- LYB’s chemical plants are flexible and can run on a variety of chemical feedstocks — naphtha, propane, ethane, and butane. In fact, all of LYB’s plants in Europe run on naphtha right now. If prices rise too quickly in one feedstock, they can switch to another that’s less in demand.
- Chemical demand is growing and surprisingly consistent. If energy feedstock prices remain high, all players in the gulf coast will be affected. Chemical prices will eventually rise to meet demand. This is already happening.
In the short term, I fully expect it’s possible earnings could decline into the $7-$8 per share range, making the forward PE closer to 13. That’s not a bad deal considering LYB would still be able to pay dividends and fund growth investments.
If share prices decline to under $100 per share I’ll probably want to pick up more.
Magna (Symbol: MGA) is a global auto parts supplier, supplying auto parts globally for Jeep, Chevrolet, GMC, Ford, Audi, Jaguar and other car brands. Roughly half of MGA’s revenue comes from North America and another 40% from Europe. It’s one of the world’s largest auto parts suppliers, operating in over 28 countries. It’s globally diversified and conservatively managed.
The stock sports an unexciting 2.34% dividend yield. Yet surprisingly, MGA sells at a EV/EBITDA ratio of 5.37. That’s surprisingly cheap, but I checked and historically the company has traded around that level for a very long time. That’s the bad news.
But here’s the good news – The company has grown dividends slightly over 10% for the past 7 years, and EPS has grown at an even faster pace (slightly over 13%). That’s pretty amazing when you consider how cheap the stock is. Debt levels also look very manageable.
So what’s not to like here? Other than a existing in a slow-ish growing and volatile industry, the only red flag I see is a hit because of recent U.S. tariffs.
This one is definitely worth a deeper look.
Here’s a good value sitting in plane sight — FedEx (Symbol: FDX). We all know what FedEx does of course — They ship packages around the world. The company, it’s brand, and it’s trucks are well known to many.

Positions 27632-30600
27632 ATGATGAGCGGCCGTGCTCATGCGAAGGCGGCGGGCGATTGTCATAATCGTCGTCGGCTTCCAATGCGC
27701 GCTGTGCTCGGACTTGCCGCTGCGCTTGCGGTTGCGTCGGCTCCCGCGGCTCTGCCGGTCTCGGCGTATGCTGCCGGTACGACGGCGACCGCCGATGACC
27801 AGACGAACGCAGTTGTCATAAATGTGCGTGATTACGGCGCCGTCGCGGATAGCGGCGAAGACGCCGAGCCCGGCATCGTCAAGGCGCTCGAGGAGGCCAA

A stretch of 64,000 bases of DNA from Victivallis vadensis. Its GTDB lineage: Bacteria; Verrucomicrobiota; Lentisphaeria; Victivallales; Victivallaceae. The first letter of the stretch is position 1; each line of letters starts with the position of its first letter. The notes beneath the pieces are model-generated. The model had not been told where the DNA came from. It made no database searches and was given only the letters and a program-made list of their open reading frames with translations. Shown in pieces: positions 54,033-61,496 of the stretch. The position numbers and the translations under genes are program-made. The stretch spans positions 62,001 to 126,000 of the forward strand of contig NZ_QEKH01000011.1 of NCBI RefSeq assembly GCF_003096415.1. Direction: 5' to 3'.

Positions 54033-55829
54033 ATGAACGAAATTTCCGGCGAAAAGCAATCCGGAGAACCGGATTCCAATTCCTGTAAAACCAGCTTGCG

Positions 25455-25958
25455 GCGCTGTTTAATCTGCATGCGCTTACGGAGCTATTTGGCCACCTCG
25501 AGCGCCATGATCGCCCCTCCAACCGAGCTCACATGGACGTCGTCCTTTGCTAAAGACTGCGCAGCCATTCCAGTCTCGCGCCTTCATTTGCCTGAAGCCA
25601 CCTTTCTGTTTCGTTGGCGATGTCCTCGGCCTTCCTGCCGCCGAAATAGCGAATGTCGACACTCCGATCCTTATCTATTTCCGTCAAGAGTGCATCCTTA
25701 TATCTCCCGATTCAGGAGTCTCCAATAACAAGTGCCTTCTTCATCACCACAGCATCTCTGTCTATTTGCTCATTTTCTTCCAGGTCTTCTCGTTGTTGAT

Yet at a time when the S&P 500 is trading at a PE of 25, FedEx shares trade at a mere PE of 14. That’s considerably lower than it’s bigger rival UPS (PE of 20).
Profit margins at FedEx are usually a few percentage points lower than rival UPS, but by no means does this make FedEx a bad company. Both are great companies that have an incredible tailwind of growth from consumer shopping shifting to online purchases.
In recent quarters, revenues have grown in the 9-10% range annually, and dividends for shareholder have grown even faster (35% annually over the past 3 years). The only problem is that the dividend was so small to begin with. Right now, FDX sports a dividend yield of 0.93%.
That’s small potatoes for serious dividend growth investors, but the company has started buying back a lot of stock in recent years. Enough to noticeably reduce the share count.
Is FDX just an also-ran next to the mighty UPS? It’s hard to say. Globally there is considerable shipping competition from many other companies, but FDX’s economies of scale should keep the business profitable and rewarding shareholders far into the future.